The Criminal Consequences Of Resisting Arrest
When facing charges for resisting arrest, it is important to receive the advice and guidance of experienced criminal defense attorneys who can reduce or eliminate any consequences due to such accusations. The attorneys at Hildreth & Rueda, in Austin, will be there for you during the entire process and make certain you are provided the best possible defense.
What Resisting Arrest Includes
Nobody wants to be arrested, but struggling, or running away from an arrest can result in more criminal charge with even more severe consequences than perhaps the original reason for arrest. Under Section 38.03 of the Texas Penal Code, it is illegal to intentionally use force to prevent or obstruct that you know is a peace officer from making an arrest, conducting a search or transporting you. It is also a violation of the law if the person against whom you use force is in the presence of a peace officer and acting under the peace officer’s direction. For purposes of the statute, it does not matter whether the arrest or search was legal. You are still prohibited from using force to impede the officer.
Examples of resisting arrest include: if you are struggling with a police officer who was attempting to handcuff you, or if you run away or fight against being put in a cop car. Unfortunately, this is an extremely subjective type of criminal charge and can often fall into areas of gray. For example, resisting arrest charges do not take into consideration instances where excessive force was used by a police officer or situations where the defendant did not recognize them to be police. In these cases, wrongful accusations can be made and compounded on top of preexisting criminal charges. Additionally, because the statute requires intent, you can always assert that your actions were either reckless or negligent. You may further argue that you reasonably believed that the person was someone other than a peace officer.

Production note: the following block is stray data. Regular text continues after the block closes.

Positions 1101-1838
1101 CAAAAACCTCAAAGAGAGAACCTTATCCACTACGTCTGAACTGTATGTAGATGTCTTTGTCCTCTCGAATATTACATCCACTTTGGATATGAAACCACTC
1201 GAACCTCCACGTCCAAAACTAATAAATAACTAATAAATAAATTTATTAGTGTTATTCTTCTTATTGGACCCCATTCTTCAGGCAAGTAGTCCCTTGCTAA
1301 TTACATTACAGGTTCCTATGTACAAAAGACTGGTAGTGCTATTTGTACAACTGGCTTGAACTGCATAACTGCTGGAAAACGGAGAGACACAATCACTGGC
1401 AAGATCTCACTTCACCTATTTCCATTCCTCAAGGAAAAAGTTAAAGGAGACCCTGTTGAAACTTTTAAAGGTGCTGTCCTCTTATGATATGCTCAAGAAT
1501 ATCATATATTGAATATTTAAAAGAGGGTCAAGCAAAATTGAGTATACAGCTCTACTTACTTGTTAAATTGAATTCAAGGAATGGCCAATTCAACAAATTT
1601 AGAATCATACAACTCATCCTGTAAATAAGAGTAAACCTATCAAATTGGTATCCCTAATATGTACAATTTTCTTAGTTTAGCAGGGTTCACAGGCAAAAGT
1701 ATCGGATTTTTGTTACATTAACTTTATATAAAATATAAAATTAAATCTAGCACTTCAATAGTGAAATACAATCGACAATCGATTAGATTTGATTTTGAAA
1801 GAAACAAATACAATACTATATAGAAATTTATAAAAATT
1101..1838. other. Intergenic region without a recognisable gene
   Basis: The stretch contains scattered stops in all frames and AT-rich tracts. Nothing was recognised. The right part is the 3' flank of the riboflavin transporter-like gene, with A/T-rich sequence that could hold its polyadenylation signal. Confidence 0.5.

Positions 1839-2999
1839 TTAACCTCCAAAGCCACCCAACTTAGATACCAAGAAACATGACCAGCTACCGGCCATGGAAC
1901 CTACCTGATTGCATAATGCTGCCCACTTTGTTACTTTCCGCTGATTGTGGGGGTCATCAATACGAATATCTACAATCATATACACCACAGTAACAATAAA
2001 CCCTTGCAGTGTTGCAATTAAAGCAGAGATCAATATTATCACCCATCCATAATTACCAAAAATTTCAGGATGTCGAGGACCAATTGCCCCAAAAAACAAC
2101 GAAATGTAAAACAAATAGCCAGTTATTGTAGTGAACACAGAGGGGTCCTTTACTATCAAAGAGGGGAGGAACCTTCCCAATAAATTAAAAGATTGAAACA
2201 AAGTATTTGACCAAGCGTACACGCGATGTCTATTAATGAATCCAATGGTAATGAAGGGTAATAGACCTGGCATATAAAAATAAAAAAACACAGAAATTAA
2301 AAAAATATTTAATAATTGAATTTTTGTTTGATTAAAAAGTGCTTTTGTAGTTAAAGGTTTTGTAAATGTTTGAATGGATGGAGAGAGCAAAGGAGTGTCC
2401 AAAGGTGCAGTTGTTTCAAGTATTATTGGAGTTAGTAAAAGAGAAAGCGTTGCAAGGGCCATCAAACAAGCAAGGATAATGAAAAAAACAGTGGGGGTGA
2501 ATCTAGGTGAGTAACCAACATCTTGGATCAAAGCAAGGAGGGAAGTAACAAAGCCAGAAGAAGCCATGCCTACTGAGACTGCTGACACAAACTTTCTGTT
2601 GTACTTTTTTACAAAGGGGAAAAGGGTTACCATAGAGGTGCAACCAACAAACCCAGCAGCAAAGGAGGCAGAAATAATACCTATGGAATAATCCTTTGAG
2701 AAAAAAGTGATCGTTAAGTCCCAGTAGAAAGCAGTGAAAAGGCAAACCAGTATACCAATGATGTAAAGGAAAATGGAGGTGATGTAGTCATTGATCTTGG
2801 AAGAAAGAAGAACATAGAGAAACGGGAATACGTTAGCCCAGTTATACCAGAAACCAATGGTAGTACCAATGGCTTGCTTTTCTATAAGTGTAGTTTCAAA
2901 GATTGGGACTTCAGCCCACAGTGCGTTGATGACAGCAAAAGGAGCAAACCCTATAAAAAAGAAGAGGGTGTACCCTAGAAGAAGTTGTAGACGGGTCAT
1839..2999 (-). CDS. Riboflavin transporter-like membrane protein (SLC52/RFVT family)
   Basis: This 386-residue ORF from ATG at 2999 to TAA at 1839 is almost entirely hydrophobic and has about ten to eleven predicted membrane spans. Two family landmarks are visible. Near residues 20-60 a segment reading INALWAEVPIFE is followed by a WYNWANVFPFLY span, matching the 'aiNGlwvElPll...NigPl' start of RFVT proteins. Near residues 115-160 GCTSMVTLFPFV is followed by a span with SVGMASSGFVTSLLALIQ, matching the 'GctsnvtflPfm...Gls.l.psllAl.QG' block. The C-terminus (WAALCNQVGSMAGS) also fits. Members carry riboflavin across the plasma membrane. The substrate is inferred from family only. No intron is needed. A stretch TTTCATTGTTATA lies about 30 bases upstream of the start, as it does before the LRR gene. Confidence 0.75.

Punishment Range For Resisting Arrest
Should an individual be criminally charged with resisting arrest, they will be facing a Class A misdemeanor — this carries with it fines up to $4,000, as well as a prison term for up to a year. If the resistance was done with a deadly weapon, the offense is considered to be a third-degree felony and carries a prison sentence from two to 10 years and a fine of up to $10,000. For this reason, if you are facing charges for resisting arrest, it is highly recommended that you find an experienced Austin criminal attorney to help protect your legal rights.
Sec. 38.03. Resisting arrest, search or transportation: (a) A person commits an offense if he intentionally prevents or obstructs a person he knows is a peace officer or a person acting in a peace officer’s presence and at his direction from effecting an arrest, search, or transportation of the actor or another by using force against the peace officer or another.
(b) It is no defense to prosecution under this section that the arrest or search was unlawful.
(c) Except as provided in Subsection (d), an offense under this section is a Class A misdemeanor.
(d) An offense under this section is a felony of the third degree if the actor uses a deadly weapon to resist the arrest or search.